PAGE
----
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Scenario where one should use Read committed or Serializable as Isolation level?

scott miles
Ranch Hand

Joined: Jun 16, 2011
Posts: 70
I am trying to figure out which isolation level (among serializable and read committed )is better in what scenarios..At link http://download.oracle.com/docs/cd/B14117_01/server.101/b10743/consist.htm#i17894, I was going thru topic choice of isolation level, I got some clarity and some questions based on some statements in the article.

Satement :- Read committed isolation can provide considerably more concurrency with a somewhat increased risk of inconsistent results due to phantoms and non-repeatable reads for some transactions.

Question1:- How Read committed isolation provides more concurrency than serializable?As per myunderstanding serializable transactions also does not restrict concurrent transactions.



Statement:- All queries in an Oracle serializable transaction see the database as of a single point in time

Question:-I think what they mean here , when serializable transaction begin say at time t1 then all the data will be presented from the state of Database which was at time t1.Right? Not sure when we call the transaction actually begins. Is it when we get the connection or when first query is fired?

Statement:- Oracle's serializable isolation is suitable for environments where there is a relatively low chance that two concurrent transactions will modify the same rows and the long-running transactions are primarily read only

Question:- Say two transactions tran1 and tran2 begin at time t1. If tran1 updates the the row1 at time t2 and later at time t3 tran2 fetches the same row it wont get the updated row done by tran1 because tran2 will fetch the state of data which was present at time t1.Right?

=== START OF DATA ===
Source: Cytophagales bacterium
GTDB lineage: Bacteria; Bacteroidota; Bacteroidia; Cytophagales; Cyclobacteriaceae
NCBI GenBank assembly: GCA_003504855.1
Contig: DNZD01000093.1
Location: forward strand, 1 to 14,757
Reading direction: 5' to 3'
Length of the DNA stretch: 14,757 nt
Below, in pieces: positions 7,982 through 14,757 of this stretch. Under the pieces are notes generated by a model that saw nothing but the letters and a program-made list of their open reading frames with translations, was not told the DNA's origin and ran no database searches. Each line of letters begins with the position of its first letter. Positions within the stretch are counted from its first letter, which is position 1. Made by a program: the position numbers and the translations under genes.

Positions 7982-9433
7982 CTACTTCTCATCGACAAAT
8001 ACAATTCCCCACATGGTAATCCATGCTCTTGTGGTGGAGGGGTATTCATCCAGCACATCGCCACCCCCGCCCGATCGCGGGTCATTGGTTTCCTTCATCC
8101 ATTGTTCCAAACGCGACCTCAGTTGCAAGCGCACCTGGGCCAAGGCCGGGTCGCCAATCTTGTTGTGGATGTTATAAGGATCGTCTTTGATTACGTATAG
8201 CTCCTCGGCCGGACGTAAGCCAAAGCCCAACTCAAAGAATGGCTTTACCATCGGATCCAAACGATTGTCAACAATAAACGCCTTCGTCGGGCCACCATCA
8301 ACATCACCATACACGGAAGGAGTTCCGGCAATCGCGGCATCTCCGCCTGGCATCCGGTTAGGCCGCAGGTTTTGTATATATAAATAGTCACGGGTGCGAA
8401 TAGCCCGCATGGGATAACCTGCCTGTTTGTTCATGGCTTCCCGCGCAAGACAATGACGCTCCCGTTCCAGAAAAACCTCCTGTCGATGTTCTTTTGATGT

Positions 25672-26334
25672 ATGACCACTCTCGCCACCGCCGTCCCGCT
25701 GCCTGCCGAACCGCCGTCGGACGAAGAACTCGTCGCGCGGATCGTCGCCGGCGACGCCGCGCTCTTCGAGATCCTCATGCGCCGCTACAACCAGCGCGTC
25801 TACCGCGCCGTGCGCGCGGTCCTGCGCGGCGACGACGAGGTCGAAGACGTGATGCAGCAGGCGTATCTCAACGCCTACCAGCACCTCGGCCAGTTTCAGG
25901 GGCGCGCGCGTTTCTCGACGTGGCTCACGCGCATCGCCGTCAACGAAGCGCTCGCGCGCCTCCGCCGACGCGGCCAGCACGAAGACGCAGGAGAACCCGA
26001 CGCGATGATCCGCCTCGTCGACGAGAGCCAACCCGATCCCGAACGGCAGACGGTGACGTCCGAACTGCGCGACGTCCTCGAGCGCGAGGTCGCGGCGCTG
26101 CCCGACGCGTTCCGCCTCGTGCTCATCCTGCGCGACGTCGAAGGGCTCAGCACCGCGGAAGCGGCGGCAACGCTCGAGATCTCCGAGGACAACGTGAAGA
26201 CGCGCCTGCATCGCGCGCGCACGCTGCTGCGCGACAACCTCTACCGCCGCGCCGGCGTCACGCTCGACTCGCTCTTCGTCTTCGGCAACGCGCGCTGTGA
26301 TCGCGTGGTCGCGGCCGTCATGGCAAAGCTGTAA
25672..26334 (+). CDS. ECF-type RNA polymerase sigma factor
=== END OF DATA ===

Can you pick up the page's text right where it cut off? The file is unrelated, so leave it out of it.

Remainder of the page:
Statement:- Coding serializable transactions requires extra work by the application developer to check for the "Cannot serialize access" error and to undo and retry the transaction.

Question:- Not sure when developer will get “Cannot serialize access” error. Will we get the same error in below scenario

Say two transactions tran1 and tran2 begin at time t1. If tran1 updates the row1 at time t2 and later at time t3 tran2 updates the same row1. Will it throw the “Cannot serialize access” error in this case? If yes Does oracle maintain the version internally in case of serializable transactions so that it gets to know row has been updated by user?


Would appreciate if someone can brief the answer against each question. Thanks in advance.
Martin Vajsar
Sheriff

Joined: Aug 22, 2010
Posts: 3433
    
  47

1) In Oracle, readers never block writers and vice versa. That is true even for serializable transactions. However, Serialiable isolation level does impose stricter rules than Read commited level. When these rules cannot be met, the error ORA-08177 can't serialze access is generated.

The statement about concurrency regards the following: in situation where two Read committed transactions succeed, Serializable transactions doing the same might fail with the ORA-08177 error. That hinders concurrency, of course; even if you replay the transaction successfully, it takes longer time and consumes more resources.

In more detail: even updates in read committed transaction might find out that the data it is about to modify were modified by a different transaction. In this case, such update command is restarted automatically and transparently by Oracle. However, as Oracle cannot restart the whole transaction (there can be a processing outside the database it doesn't know about), its up to you to restart processing when using Serializable transactions.

2) The transaction in Serialiable isolation level begins either with the SET TRANSACTION ... statement, or - if session isolation level is set to Serialiable - with the first DML statement (simple select is also regarded a DML statement).

3) Right.